Roger J Kerr at the Rates Blog uses the following graph to state that GDP growth will recover sharply over the coming year.
Source (Rates Blog)
Although it is a pretty picture – it only tells us part of the story. And it does not imply that we will see a sharp rise in economic activity.
How does an exchange rate fall “stimulate activity”
A weaker New Zealand dollar does not suddenly imply that our economy is in better shape. Although a weaker dollar makes our exports more competitive, it also makes imports relatively more expensive.
The mechanism by which a lower exchange rate can lead to higher GDP is through this very change in prices. By making imports more expensive, people substitute for domestically made goods – by making exports more competitive we are now able to buy more domestically made goods with the proceeds from these sales. However, anything we need to import, or anything we want to import, would have now risen in price.
As a result, even though a increase in the exchange rate should increase production – it is not necessarily going to increase the happiness of society. Anyway, I am floating away from the issue, so:
Other factors matter
Looking at the exchange rate and economic growth is only a small part of a very big story. Although Roger appears to think that economists have forgotten about the “stimulatory” impact of a low exchange rate this is not the case – our focus lies more strongly on the drastic fall in the terms of trade that appears to be on the horizon.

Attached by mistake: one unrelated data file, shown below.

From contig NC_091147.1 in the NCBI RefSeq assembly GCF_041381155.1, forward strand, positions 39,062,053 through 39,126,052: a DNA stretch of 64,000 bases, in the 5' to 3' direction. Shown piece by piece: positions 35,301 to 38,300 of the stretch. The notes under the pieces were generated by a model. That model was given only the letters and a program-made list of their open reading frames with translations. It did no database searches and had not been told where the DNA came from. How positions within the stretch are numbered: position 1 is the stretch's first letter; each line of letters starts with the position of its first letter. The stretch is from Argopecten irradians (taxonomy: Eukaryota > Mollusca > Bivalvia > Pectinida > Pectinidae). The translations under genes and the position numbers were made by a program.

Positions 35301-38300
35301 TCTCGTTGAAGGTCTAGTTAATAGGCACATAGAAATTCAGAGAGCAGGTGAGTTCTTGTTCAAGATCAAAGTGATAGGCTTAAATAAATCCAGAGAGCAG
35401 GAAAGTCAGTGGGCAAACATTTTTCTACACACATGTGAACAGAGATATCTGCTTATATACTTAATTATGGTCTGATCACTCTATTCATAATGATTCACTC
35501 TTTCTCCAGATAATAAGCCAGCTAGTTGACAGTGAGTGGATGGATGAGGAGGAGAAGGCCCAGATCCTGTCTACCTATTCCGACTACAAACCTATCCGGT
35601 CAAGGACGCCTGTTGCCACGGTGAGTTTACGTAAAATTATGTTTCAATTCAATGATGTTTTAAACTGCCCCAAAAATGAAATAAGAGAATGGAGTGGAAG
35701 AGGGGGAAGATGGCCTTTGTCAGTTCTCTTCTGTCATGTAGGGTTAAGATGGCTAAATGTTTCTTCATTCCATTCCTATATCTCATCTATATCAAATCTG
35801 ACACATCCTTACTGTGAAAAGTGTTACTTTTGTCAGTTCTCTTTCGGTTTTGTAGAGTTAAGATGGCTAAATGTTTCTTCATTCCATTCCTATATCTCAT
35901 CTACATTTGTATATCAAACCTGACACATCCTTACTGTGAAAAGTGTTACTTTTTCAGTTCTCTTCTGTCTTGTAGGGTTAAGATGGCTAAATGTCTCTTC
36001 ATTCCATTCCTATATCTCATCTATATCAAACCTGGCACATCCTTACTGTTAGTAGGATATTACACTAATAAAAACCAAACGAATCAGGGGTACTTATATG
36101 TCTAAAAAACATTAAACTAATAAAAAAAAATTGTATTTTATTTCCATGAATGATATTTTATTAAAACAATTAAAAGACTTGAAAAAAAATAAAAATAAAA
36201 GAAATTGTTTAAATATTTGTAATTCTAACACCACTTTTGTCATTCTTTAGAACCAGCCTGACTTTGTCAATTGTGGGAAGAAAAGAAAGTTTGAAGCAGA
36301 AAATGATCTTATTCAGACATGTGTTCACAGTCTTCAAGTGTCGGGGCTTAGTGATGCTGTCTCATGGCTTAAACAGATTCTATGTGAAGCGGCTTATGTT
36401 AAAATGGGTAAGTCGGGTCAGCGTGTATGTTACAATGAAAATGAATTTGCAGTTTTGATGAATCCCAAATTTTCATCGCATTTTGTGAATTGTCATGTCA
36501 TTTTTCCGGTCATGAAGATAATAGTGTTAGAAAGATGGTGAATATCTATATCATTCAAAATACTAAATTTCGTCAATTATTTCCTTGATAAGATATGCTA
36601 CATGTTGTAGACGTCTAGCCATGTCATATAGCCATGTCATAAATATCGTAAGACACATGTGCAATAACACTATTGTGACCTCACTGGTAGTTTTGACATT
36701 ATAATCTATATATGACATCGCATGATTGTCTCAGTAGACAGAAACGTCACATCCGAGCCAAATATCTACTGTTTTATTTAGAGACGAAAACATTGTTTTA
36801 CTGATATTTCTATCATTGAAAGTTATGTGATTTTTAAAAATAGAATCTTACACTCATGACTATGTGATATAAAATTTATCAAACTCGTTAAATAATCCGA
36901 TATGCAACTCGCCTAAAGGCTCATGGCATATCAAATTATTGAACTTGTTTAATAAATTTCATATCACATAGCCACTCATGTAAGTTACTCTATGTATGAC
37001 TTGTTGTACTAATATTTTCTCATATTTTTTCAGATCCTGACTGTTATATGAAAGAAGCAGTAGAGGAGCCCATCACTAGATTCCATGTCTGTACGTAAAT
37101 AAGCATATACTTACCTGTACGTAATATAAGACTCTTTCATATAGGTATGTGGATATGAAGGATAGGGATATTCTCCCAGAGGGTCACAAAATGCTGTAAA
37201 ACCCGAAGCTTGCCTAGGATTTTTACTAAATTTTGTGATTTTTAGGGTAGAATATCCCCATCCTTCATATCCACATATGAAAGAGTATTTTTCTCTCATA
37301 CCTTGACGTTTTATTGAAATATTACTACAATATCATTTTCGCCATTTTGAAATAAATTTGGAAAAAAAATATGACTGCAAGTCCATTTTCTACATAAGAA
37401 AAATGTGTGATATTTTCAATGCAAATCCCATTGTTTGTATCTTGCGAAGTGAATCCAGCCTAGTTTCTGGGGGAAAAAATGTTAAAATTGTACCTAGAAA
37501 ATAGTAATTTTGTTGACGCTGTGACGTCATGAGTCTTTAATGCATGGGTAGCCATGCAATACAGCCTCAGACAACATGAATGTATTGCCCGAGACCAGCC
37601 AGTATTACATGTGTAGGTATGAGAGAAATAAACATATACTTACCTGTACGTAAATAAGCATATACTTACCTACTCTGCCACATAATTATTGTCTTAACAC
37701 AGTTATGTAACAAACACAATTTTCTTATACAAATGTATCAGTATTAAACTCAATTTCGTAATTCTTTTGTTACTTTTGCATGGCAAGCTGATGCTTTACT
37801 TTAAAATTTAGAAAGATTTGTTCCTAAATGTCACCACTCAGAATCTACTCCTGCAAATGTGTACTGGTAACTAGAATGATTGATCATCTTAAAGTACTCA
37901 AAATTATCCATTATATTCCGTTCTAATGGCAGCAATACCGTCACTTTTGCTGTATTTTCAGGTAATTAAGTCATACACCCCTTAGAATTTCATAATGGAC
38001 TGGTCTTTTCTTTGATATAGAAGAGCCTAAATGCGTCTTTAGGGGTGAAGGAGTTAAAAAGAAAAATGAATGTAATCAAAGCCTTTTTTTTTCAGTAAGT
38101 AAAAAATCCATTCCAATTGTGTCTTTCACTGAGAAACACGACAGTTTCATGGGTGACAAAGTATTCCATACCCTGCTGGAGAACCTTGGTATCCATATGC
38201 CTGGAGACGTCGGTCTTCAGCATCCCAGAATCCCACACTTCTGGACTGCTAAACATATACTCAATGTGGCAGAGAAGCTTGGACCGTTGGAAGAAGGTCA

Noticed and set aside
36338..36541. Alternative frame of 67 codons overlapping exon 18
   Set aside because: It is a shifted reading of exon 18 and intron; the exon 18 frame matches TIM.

A lower terms of trade implies that we need to sell more exports to buy our current level of imports – effectively, the relative price of exports to imports is falling. The exchange rate decline has helped to protect exporters (by increasing their ability to buy domestic goods) – but it also implies that importers (including consumers) will have to face large price increases than would have been the case.
Furthermore, if the credit market is gunked up then it is likely that investment and building will fall back sharply – as it currently is.
The 4% result
However, Roger states that GDP growth should rebound to 4%! Seemingly ignoring the other factors that he mentioned when stating why the graph doesn’t look so good over other periods of time.
Doing a little simple statistics, an OLS regression tells us that we “should” get 4% growth in September 2010 – not in 2009 (when growth “should” be a little over 1%pa). However, the error band is so large that it says that the “model” is 95% confident average annual growth will be between 0.2% and 8% over the year to September 2010 – a huge range (BTW the adjusted R2 on such a regression is only 0.24 – implying that it only explains 24% of the variance of GDP).
Furthermore, these numbers are subject to all sorts of errors – correcting for one of them (heteroskedasticity) allows us to keep the 4% growth rate but the error bands become ridiculous!
Ultimately, trying to predict activity solely on the basis of the exchange rate is folly. Economists haven’t forgotten about the stimulatory impact of the exchange rate – we just realise that there are a bunch of other issues that have to be weighed up before making a forecast.